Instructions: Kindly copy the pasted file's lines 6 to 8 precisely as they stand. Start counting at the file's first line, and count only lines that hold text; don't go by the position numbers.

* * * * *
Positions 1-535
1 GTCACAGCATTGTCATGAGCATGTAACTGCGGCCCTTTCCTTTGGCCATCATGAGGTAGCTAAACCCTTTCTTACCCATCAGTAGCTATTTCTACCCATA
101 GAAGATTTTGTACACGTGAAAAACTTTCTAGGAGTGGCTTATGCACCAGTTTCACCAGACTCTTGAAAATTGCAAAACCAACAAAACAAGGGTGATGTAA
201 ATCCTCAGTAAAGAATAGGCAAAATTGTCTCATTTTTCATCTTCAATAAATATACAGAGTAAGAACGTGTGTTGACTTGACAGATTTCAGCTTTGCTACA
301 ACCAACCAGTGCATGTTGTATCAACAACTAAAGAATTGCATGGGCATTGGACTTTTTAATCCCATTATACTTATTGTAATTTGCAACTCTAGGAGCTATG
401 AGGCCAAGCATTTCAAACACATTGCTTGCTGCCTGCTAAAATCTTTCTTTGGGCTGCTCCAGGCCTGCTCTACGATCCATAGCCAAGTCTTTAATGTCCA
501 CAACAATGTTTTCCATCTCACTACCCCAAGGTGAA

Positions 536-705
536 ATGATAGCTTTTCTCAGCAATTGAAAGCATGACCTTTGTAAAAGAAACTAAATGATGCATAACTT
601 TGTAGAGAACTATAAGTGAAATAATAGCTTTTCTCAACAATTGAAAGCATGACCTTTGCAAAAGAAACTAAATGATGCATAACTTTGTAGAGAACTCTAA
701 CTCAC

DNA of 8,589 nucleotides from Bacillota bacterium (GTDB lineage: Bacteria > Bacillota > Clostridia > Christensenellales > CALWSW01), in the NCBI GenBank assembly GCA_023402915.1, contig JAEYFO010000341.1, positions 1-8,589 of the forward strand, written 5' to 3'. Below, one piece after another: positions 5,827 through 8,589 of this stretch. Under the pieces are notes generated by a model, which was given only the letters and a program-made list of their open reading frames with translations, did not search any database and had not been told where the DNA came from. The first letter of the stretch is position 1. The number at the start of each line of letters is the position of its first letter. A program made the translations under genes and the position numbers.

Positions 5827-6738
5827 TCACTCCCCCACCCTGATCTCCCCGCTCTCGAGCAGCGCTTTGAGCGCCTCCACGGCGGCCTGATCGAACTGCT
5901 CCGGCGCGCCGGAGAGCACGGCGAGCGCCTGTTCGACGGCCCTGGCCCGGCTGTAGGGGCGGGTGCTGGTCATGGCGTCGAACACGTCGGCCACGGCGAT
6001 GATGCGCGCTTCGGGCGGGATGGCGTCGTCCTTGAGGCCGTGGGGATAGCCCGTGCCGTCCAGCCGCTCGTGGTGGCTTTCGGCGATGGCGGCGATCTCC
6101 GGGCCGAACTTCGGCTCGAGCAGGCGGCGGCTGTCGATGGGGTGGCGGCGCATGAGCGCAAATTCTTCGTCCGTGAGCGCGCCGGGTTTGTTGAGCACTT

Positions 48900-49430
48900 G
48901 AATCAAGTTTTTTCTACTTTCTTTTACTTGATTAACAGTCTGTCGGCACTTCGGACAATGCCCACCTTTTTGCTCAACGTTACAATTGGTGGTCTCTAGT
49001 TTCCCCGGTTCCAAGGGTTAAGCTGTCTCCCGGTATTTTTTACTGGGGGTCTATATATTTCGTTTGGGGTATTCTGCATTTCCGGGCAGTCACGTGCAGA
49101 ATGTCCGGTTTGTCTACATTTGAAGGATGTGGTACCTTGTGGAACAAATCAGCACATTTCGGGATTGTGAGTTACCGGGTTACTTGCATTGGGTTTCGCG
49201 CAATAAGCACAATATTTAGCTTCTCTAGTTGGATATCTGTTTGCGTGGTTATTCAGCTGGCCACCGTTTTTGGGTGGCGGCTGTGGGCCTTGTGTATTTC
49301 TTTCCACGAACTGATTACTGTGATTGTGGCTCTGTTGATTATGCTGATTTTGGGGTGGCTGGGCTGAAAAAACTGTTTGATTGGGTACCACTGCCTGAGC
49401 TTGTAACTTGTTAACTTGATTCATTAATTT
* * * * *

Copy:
401 AGGCCAAGCATTTCAAACACATTGCTTGCTGCCTGCTAAAATCTTTCTTTGGGCTGCTCCAGGCCTGCTCTACGATCCATAGCCAAGTCTTTAATGTCCA
501 CAACAATGTTTTCCATCTCACTACCCCAAGGTGAA

Positions 536-705